Forge Cottage was known as Pillstyle Cottage, derived from the Romano-British word “pill” – a ditch, hole, or pool – reflecting its position on the edge of a steep dip
Closed Hall House
Forge Cottage is a thatched, timber-framed house, built around 1600. It represents a significant advance in design from traditional hall-houses, of which East Meon has many, For a thousand years these had open fires in the middle of beaten-earth floors, vented through the thatch, which guaranteed a smoky environment and precluded an upper floor in the heated areas of the house. Forge Cottage is a ‘closed hall-house’ and has fireplaces with chimneys. This practice had started in the mid 16th century and was made possible by increased production of bricks by the Tudors.
The first brick works in this area was opened in 1571 when “the Lord of the Manor surrendered part of Stroud Common to John Robynet for the making of bricks and tyles”. The massive brick chimney in Forge Cottage was almost certainly built with Robynet bricks. The walls of the house are timber-framed, in-filled with wattle and daub, most of which remains.
This chimney forms a stack in the centre of the building with large inglenook fireplaces either side and smaller fireplaces above in the upstairs bedrooms. The bedrooms were probably ventilated and illuminated by narrow “letter-box” windows (probably unglazed). Downstairs, one fire heated a hall characterised by fashionable (and expensive) chamfered ceiling beams, the other the kitchen which still contains a bread oven which, again innovatively, allowed the householders to bake their own bread.
In 1752 a new section (or at least the fireplace and chimney) was added at a lower level by the side of the road, probably with tiled roof from its outset. The fireplace mantle is inscribed with the construction date and the initials “RD” (almost certainly Richard Dance). The mantel over the inglenook in the hall has “Trinity marks” – three triangulated parallel vertical lines burned into the massive oak beam; these occur in other houses in the area. The invocation of the Trinity was believed to protect the house from evil spirits.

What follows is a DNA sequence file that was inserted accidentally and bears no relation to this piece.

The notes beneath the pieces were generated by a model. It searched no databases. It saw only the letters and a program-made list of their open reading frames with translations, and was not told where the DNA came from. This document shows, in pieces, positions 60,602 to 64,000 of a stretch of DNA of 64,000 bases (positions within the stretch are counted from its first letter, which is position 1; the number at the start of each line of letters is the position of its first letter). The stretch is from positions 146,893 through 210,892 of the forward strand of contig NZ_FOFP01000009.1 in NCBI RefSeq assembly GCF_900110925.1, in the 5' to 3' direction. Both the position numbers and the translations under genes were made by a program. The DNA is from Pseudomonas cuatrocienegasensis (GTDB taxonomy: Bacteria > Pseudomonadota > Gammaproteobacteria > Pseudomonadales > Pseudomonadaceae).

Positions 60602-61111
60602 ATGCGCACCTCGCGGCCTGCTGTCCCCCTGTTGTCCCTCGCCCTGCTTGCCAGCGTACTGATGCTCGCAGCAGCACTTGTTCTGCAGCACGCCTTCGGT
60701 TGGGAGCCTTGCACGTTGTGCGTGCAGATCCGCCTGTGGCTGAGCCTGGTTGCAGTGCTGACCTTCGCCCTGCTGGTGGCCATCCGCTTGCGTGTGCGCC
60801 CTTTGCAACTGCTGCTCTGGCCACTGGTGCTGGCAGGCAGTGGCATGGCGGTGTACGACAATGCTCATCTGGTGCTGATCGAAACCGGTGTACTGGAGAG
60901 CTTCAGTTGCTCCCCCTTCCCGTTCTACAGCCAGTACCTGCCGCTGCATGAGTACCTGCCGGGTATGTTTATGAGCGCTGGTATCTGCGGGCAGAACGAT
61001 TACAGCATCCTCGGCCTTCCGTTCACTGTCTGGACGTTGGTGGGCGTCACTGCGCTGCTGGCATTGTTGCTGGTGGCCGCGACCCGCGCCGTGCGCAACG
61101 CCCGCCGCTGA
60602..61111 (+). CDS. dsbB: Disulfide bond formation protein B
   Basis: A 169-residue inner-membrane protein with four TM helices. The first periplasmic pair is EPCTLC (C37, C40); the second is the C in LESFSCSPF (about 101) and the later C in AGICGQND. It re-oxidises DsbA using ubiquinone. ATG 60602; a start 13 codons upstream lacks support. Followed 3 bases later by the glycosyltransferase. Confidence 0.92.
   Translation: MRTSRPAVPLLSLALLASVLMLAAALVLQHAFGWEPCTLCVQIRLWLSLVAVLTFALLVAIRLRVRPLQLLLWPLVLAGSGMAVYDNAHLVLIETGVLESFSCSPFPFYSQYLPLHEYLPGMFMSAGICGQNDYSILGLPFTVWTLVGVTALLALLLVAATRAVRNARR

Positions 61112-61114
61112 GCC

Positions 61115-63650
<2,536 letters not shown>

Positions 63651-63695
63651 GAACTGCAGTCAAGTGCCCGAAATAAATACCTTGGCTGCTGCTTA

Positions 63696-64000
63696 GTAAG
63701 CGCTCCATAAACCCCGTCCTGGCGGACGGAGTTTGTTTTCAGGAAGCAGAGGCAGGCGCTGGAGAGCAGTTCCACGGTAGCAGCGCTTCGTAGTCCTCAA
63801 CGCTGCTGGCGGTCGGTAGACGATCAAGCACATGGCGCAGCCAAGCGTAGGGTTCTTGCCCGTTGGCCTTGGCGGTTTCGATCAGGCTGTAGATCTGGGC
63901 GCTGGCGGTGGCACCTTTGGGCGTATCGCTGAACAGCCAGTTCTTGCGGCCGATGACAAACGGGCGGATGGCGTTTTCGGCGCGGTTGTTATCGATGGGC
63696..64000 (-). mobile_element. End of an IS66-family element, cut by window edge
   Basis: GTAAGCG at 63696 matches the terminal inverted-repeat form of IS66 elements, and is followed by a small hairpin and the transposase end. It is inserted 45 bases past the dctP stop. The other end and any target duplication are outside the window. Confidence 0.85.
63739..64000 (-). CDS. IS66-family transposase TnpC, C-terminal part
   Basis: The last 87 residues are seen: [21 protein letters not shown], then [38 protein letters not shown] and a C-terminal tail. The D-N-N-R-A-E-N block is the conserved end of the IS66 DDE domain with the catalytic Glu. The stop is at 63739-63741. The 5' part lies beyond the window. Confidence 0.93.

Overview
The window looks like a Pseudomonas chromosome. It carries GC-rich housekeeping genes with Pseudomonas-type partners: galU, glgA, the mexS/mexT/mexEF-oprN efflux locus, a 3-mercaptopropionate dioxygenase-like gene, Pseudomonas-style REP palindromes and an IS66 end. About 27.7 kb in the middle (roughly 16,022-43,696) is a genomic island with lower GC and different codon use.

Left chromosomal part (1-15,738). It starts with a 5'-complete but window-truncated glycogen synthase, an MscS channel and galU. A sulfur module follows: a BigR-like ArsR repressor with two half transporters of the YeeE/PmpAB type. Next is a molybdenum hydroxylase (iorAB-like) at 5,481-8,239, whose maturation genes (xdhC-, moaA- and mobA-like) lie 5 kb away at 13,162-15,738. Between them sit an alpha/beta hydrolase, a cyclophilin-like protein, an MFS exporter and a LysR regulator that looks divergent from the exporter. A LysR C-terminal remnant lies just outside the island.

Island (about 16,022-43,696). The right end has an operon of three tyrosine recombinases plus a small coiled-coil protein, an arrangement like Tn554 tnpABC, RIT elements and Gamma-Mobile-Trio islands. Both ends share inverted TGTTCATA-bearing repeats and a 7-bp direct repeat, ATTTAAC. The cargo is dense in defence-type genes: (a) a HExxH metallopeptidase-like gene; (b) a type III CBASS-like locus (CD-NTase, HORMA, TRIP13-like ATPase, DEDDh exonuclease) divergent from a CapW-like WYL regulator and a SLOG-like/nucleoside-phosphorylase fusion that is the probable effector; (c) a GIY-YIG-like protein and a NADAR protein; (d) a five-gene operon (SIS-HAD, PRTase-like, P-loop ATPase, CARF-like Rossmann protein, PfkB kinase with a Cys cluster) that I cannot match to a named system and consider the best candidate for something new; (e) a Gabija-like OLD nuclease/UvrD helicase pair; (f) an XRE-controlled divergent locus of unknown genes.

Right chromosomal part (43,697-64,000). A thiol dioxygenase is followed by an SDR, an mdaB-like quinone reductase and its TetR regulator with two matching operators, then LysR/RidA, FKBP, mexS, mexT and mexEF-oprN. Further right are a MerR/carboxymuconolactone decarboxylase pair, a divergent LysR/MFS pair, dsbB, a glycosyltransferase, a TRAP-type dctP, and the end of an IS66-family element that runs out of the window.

In addition to hall, kitchen, and bedrooms a single storey annexe on the west end contained a narrow room, almost certainly a pantry or dairy. In 1752 a new section (or at least the fireplace and chimney) was added at a lower level by the side of the road, probably with tiled roof from its outset.
The house was probably built and occupied by a yeoman, farming a small number of acres around or near the house. This was one level above husbandry; a yeoman grew cash crops and may have employed a few labourers.
This house reflected the prosperity of the yeoman’s, matched by the village as a whole. Succeeding centuries saw economic decline and by the 19th century the house had been converted into two, and then three cramped dwellings
In 1853 it was owned by Randall Vinn; he lived at Drayton House and rented Forge Cottage to others. In 1841 and 1851 the divided house was occupied by carpenter William Luff and wife Sarah (nee Budd) and William and Martha Spiers. The newly-married Henry and Harriott Hiscock probably also occupied part of the building in 1841. They all probably still lived here in 1871, Luff now running a sawyer’s business and Spiers described as a pauper. By 1891 Walter and Sarah Kille lived in one half, with and six children, with James Spiers next door. Walter was a thatcher: James a bricklayer. In 1901 Henry Steele had replaced James whilst Walter was now a farm labourer. His widow Sarah still lived here in 1911 with her unmarried son, Samuel. James Blackman, his wife Harriett and son Ernest shared the property.
In 1934 it was occupied by Pollard and Kille, Mrs Holder and Mr William Nicholson and the thatched shed was occupied by Jim Hobbs the blacksmith In the 1950s the house was owned by Celia Trubshawe.
The house name was changed to “Forge Cottage” in 1960 when purchased by Frederick Gould Standfield for £4150. Freddie Stanfield’s work “The History of East Meon” was written here.